Detective Zuberi goes investigating history

Tukufu Zuberi

Photo courtesy PBS

Tukufu Zuberi already wears two hats at Penn: Professor of sociology and director of the Center for Africana Studies.

Now he’s added a third hat—the detective’s fedora.

Zuberi isn’t just any old detective, though. Starting in July, he and three comrades—Columbia Professor of Architecture Gwendolyn Wright and appraisers Wesley Cowan and Elyse Luray-Marx—will go sleuthing for the historical significance of artifacts, buildings and legends all across America in a new PBS series, “History Detectives.”

The show’s publicity describes it as “‘Antiques Roadshow’ meets ‘CSI.’” And that’s pretty accurate, according to Zuberi. “A person presents us with a question about a historical object or historical memory and we do an investigation to help situate it in the historical context.”

For example, there’s a tale told to Zuberi by a New Bedford, Mass., seafarer about an old boat he cares for. “When he was a child, his grandfather and father would discuss how escaped slaves would [serve on] whaling ships to avoid bounty hunters and being sold back into slavery. Was this true? And did it happen on this boat?”

Zuberi checked old records and came up with an answer. (You’ll have to watch the show to find out what it is.)

So why is a sociologist researching history for TV?

“All my work has a historical component to it and I include a historical context in the courses I teach,” he said. “For me, social structure is very important, but it’s easy to lose the meaning of the social structure if you ignore the individuals who make up those structures and the historical forces that influence and help shape those structures.”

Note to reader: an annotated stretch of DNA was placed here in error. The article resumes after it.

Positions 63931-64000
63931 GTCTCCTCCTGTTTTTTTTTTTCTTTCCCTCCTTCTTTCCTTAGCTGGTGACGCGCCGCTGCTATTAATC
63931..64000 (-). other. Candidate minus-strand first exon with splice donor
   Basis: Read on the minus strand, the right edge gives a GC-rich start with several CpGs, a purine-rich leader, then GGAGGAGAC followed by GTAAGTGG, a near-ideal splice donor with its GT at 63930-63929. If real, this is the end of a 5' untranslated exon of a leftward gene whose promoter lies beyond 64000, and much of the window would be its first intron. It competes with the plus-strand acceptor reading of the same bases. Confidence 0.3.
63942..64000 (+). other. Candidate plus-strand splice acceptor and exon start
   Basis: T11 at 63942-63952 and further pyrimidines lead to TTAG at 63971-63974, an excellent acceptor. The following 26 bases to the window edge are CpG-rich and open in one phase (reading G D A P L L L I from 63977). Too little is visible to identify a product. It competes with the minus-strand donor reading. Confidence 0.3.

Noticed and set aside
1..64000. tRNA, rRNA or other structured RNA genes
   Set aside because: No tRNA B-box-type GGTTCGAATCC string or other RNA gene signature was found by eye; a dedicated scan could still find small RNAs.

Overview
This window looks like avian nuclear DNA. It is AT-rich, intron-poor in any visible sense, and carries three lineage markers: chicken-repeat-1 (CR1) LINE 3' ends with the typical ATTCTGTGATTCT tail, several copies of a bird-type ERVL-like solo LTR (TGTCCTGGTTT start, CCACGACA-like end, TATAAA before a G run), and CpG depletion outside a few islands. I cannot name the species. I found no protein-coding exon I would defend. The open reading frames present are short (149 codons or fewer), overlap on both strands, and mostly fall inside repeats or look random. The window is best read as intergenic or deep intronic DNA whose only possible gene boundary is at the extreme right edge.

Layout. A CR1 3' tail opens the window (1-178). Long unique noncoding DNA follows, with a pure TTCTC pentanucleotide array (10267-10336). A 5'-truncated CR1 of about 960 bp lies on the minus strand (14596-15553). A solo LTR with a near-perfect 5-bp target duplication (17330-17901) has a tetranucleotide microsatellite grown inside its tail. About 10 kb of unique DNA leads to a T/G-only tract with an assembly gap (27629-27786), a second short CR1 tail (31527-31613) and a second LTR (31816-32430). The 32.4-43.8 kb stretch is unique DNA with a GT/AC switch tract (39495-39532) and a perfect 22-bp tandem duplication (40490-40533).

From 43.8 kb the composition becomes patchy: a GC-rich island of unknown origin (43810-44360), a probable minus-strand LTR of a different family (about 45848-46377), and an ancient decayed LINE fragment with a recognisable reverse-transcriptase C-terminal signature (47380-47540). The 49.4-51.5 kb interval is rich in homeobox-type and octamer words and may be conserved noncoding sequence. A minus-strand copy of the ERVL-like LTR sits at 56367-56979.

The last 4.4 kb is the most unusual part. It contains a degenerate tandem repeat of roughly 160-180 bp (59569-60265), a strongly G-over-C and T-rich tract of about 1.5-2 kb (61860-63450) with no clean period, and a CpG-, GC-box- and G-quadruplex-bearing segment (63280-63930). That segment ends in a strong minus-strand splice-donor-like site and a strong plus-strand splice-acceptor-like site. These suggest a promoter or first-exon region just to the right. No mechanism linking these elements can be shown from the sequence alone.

For Zuberi, the program offers him a chance to do this on a one-on-one basis. “I thought it was a good opportunity to have conversations with everyday people about how their lives are important and how history plays an important part in their understanding of who they are.”

Zuberi also brought something else to the series. When we asked series producer Tony Tackaberry why Zuberi was chosen, he said, “Isn’t it obvious? He’s a fantastic personality, incredibly striking to listen to and look at, and he brings this incredible brain to a variety of stories.

“We want persons with the intellectual credentials to investigate weighty and serious topics, but with the charisma and personality to engage the viewer, and I think Zuberi does that.”

Zuberi enjoys working on the show. “It’s been great to meet people and talk to them about something they think is important and then answer questions about that thing,” Zuberi said.

And Tackaberry appreciates Zuberi’s good humor. “The thing that everyone [on the production crew] finds most amusing, given the Englishness of some of the producers and our unfamiliarity with U.S. weather, is that we sent our detectives to the coldest parts of the country at the coldest parts of the year.

“I think the worst was in Atlantic City,” where Zuberi researched the story of John Henry “Pop” Lloyd, a Negro League baseball player for whom the city’s new Little League stadium was named.

“We had an outdoor shoot the whole time,” Tackaberry continued. “He managed without any thermal underwear. He came across as basking in the sunshine. My hat’s off to him.”

The “History Detectives” are still looking for stories to investigate. If you think you have one, submit it online at www.pbs.org/historydetectives.

Originally published on April 17, 2003